President Jerry Falwell has announced the merger of Liberty University’s undergraduate School of Religion and Liberty University Baptist Theological Seminary to become the Liberty University School of Divinity. The School of Divinity will be the nation’s largest school of its kind; there were more than 10,400 undergraduate and 9,600 graduate students enrolled in the programs for the 2013-14 academic year.
“The decision to create the School of Divinity was directly tied to the university’s mission to train Champions for Christ to impact tomorrow’s world,” Falwell said. “This merger will consolidate the faculties and other vast resources of both schools, allowing more students to have direct access to nationally renowned professors and dedicated leadership.”
Dr. Ronald Hawkins, vice president for Academic Affairs and provost, appointed Dr. Ed Hindson as dean of the School of Divinity. Hindson, a distinguished professor who has served at Liberty for more than 20 years (most recently as dean of the School of Religion), believes the new School of Divinity will keep Liberty at the forefront of religious and ministerial training.
“The School of Divinity will continue our commitment to conservative evangelical theology, practical ministry, and evangelistic outreach,” Hindson said. “By housing both our undergraduate and graduate religion programs under a united administrative structure, we can operate more efficiently and effectively to benefit all of our biblical, theological, and ministry students.”
This new structure will also bring consistency to Liberty’s religion programs. Other schools across the university, such as the School of Behavioral Sciences, the School of Business, and the School of Education, have already proven to be successful models of housing undergraduate and graduate programs in one academic unit.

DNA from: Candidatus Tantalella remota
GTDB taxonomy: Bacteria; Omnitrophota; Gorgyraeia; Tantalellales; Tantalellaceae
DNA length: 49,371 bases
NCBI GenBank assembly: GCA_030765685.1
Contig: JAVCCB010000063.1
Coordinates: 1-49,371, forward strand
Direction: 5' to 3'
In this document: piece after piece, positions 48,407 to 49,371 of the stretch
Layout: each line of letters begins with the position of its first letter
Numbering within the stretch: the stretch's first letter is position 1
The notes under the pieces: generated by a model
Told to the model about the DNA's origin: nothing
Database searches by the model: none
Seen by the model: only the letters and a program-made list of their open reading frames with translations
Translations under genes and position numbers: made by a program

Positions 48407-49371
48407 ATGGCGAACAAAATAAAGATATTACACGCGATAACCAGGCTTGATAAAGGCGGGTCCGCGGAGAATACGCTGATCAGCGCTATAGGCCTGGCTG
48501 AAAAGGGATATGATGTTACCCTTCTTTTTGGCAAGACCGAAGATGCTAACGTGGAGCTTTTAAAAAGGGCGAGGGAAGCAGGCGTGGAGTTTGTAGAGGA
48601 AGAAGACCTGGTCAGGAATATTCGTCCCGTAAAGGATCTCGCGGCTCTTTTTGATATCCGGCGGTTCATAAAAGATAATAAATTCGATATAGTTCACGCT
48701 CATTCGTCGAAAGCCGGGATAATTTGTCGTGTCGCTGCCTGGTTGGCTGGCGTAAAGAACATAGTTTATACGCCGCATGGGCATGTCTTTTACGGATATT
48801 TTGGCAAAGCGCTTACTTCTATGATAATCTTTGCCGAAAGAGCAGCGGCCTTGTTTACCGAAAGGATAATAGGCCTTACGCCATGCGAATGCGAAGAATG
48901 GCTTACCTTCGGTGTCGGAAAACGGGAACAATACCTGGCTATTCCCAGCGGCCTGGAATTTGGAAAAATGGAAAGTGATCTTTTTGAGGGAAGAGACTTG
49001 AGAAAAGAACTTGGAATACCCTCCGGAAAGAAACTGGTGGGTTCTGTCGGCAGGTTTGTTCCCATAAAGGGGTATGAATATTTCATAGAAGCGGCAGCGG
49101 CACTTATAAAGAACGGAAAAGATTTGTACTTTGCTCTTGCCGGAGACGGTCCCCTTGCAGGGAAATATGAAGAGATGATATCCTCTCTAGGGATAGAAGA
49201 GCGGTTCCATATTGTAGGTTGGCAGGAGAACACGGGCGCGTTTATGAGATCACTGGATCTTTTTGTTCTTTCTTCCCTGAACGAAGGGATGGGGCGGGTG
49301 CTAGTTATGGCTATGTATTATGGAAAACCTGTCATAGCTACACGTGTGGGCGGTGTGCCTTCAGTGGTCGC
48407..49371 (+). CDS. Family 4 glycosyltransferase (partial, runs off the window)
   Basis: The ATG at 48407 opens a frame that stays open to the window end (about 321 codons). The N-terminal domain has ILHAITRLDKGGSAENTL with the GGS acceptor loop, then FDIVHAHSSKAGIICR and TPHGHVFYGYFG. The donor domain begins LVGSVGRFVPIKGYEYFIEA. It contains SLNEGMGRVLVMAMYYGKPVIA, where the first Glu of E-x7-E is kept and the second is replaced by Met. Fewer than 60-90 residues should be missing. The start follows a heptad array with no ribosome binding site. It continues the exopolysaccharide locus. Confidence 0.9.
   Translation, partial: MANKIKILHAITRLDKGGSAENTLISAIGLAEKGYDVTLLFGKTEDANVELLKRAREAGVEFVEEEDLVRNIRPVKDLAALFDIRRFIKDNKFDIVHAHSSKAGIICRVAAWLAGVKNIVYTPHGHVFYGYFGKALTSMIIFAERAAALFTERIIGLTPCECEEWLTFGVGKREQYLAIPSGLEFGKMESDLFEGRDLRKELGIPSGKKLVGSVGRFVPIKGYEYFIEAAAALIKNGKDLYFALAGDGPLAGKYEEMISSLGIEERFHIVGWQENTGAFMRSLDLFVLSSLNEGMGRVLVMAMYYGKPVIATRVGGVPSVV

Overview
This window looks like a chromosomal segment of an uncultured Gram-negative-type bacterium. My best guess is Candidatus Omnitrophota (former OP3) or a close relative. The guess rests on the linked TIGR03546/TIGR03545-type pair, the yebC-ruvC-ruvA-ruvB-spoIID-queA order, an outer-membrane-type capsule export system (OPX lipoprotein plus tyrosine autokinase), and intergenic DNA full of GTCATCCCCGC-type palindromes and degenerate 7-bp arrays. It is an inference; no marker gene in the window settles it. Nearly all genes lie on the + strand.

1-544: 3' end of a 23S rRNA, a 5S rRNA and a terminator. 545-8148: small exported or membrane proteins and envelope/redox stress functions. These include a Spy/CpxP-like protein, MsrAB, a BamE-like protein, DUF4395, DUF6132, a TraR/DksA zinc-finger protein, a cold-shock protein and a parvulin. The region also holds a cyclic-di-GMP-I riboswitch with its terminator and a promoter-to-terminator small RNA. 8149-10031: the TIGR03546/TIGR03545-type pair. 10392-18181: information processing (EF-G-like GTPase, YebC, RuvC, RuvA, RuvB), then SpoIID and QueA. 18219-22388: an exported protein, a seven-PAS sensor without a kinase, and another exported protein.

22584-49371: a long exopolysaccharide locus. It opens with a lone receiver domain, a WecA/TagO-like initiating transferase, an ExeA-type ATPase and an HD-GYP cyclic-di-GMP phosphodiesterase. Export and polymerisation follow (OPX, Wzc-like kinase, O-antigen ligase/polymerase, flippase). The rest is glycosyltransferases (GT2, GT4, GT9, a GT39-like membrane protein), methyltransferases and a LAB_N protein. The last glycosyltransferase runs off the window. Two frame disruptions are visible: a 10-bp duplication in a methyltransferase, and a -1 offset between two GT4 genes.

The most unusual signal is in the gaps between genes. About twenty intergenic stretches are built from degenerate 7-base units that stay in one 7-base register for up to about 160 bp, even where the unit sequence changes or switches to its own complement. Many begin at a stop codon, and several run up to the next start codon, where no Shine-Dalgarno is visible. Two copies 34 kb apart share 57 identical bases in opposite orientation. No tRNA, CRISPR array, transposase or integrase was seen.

The School of Divinity will provide degree programs from the certificate to the associate’s, bachelor’s, master’s, and doctoral levels. Courses will be offered on campus and online across four major departments: Biblical Studies, Christian Leadership & Church Ministries, Global Studies, and Theological Studies. In addition, the School of Divinity will house the Center for Asian Ministries, Center for Chaplaincy, Center for Youth Ministries, Center for Ministry Training, Center for Judaic Studies, and the Center for Apologetics & Cultural Engagement. These centers are co-curricular in nature and are designed to be a bridge to the larger university and evangelical community.
The School of Divinity will continue the momentum generated by strategic relationships that the university has established with local, national, and global organizations and ministries, such as the Billy Graham Evangelistic Association, Second Baptist Houston, Cross Church, Prestonwood Baptist Church, Thomas Road Baptist Church, the International Mission Board (IMB), and the North American Mission Board (NAMB).
Planning has begun for construction of a new world-class facility to house the School of Divinity on Liberty’s rapidly growing campus.
“The School of Divinity is a sign of Liberty University’s ongoing commitment to its roots in religious and ministerial training,” Hawkins said. “The new structure will allow Liberty to continue to build on its rich tradition of producing church and ministry leaders to serve locally and abroad while keeping programs relevant for new generations to meet needs around the world.”
Source: Liberty University News Service